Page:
With razor-sharp lines and clarity in every frame, viewers can make out the most trivial detail, tiny nuance or particularity, and lifelike facial complexions expose pores and wrinkles in both the live-action cast and the blue-freckled faces of the Smurfs. From the opening moments, the 4K presentation dazzles the screen with a sumptuous array of richly-saturated colors, from brightly intense primaries and electrifyingly garish blues to bold, full-bodied secondary hues and sprightly flamboyant neon pastels.
Presented in its original 1.78:1 aspect ratio, contrast is right on the money and pitch-perfect with remarkable visibility of the most minute feature and crisp, radiant whites that provide specular highlights a brilliant luminosity and sparkle. Best of all, black levels are some of the most opulent and inky-rich of the format with superb gradational differences between various shades while maintaining distinct clarity within the deepest, penetrating shadows, making for some of the most gorgeous nighttime sequences. All in all, the CG, live-action movie is a stunning feast for the eyes.
To complement the high-spirited, dazzling visuals, Sony also upgrades the Smurfs' signature tune to an excellent Dolby Atmos soundtrack, sure to drag viewers into singing "la la la-la-la-la, la la-la la la" along the way.
On the whole, the flamboyantly rowdy animated film is a largely front-heavy design, exhibiting superb detailing and fidelity in the mid-range and a variety of ambient effects that fluidly spread across all three channels. On various occasions, those effects extend into the front height channels with discreet clarity, creating an amusing half-dome wall of sound. But the room finally comes alive with the boisterous commotion of busy city streets, a crowded park and a hectic business office employing the surrounds. During some of the more rambunctious moments, particularly in the final battle against Gargamel, the Smurfs and other various objects flawlessly pan all around the room and into the overhead channels for a very satisfying dome-like soundfield. Quieter scenes keep things active with a variety of subtle atmospherics as well, but the ceiling speakers are rarely used.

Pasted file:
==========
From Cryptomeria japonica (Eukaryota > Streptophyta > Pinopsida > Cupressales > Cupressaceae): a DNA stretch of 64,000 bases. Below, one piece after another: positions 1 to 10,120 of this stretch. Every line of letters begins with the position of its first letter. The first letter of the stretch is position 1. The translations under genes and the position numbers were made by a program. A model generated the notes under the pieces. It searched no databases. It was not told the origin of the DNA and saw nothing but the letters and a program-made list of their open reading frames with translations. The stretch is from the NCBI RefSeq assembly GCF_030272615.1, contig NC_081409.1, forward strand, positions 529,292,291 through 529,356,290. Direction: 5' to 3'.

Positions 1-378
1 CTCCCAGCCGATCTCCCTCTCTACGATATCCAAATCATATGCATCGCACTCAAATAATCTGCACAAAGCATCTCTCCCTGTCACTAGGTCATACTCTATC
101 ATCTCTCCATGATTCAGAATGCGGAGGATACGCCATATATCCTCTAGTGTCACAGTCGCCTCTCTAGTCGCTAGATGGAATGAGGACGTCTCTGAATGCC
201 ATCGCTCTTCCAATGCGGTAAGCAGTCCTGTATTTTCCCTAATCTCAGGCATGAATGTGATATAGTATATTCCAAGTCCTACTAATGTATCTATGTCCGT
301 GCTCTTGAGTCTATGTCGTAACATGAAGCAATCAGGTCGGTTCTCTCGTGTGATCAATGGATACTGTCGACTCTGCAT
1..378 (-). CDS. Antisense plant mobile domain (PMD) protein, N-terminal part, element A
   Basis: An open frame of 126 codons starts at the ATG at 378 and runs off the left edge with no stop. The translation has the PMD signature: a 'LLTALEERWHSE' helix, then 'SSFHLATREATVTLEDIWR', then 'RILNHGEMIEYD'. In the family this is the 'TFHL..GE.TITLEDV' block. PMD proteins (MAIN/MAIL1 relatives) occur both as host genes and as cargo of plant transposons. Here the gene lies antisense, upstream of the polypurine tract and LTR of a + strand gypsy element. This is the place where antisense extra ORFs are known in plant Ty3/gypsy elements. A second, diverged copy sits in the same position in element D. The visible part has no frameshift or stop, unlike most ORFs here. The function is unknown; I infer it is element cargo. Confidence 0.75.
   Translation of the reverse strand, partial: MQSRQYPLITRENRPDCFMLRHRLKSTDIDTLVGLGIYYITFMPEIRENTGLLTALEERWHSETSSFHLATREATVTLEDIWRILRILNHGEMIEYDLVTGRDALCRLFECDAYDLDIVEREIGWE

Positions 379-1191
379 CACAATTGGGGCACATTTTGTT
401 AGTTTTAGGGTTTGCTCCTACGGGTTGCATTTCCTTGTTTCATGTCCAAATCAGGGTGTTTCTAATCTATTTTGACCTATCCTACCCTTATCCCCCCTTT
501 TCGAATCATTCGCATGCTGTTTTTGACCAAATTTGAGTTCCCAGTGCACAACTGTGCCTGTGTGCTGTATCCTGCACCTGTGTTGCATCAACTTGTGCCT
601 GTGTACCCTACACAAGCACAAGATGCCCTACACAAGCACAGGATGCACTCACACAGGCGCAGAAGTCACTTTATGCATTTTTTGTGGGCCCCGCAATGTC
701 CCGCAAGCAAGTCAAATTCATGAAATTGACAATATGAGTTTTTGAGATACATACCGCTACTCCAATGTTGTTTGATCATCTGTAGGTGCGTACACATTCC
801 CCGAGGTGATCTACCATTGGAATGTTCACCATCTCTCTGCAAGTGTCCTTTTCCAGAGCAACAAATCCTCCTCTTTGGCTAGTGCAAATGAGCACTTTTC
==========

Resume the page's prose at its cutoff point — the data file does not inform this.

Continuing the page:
Nevertheless, with distinct, precise vocals and a palpable, occasionally potent low-end for a weighty presence, the object-based format is a welcomed upgrade to its predecessor, making for an improved immersive experience for fans of the 4K Ultra HD Blu-ray format.
Sony Home Entertainment brings the live-action CG-animated film to Ultra HD Blu-ray as a two-disc combo pack with an UltraViolet Digital Copy code and housed inside a black, eco-vortex keepcase with a glossy slipcover. Sitting opposite the 4K HDR10 disc, the regular Blu-ray disc contains all supplemental material, presented in HD.
Bonuses start with a trivia track Smurf-O-Vision Second Screen Experience that can only be watched in conjunction with the movie using Apple products, and it's followed by an instructional video (1 min). After that, owners can play an interactive game with their remote, called The Smurfs Fantastic Adventure Game. The package also comes with two Audio Commentaries, starting with director Raja Gosnell talking about his approach to the project, some of his creative decisions and thoughts on the story's various jokes. The second track is a discussion on the production's technical aspects featuring the writers and VFX team.
Viewers can also enjoy an assortment of featurettes, starting with an eight-minute demonstration of how artists brought the cartoon to life in Comic Book to the Big Screen. Then, voice actors share their thoughts on performances and characters in Smurf Speak: Meet the Cast (9 min). Afterwards, a ten-minute Going Gargamel comes with cast and crew interviews praising Hank Azaria's performance while the actor explains his inspiration. Next is a nine-minute, five-part featurette called Progression Reels and a Happy Music Montage (2 min). It comes to a close seven minutes of Deleted & Extended Scenes, a gag reel dubbed Blue-pers and a set of Previews.
In today's Hollywood practice of revamping, retooling and rebooting classic television properties for modern moviegoers, the idea of The Smurfs as a major studio production is not at all surprising. However, the end result is a film that will only attract the little smurfs in the family while the grownups will likely find little to enjoy in the silliness and cartoonish humor. On the other hand, the 4K Ultra HD Blu-ray arrives with a reference-quality 4K presentation and an excellent Dolby Atmos soundtrack. Porting over the same set of supplements as its Blu-ray counterpart, the UHD package is recommended for those fans looking to upgrade.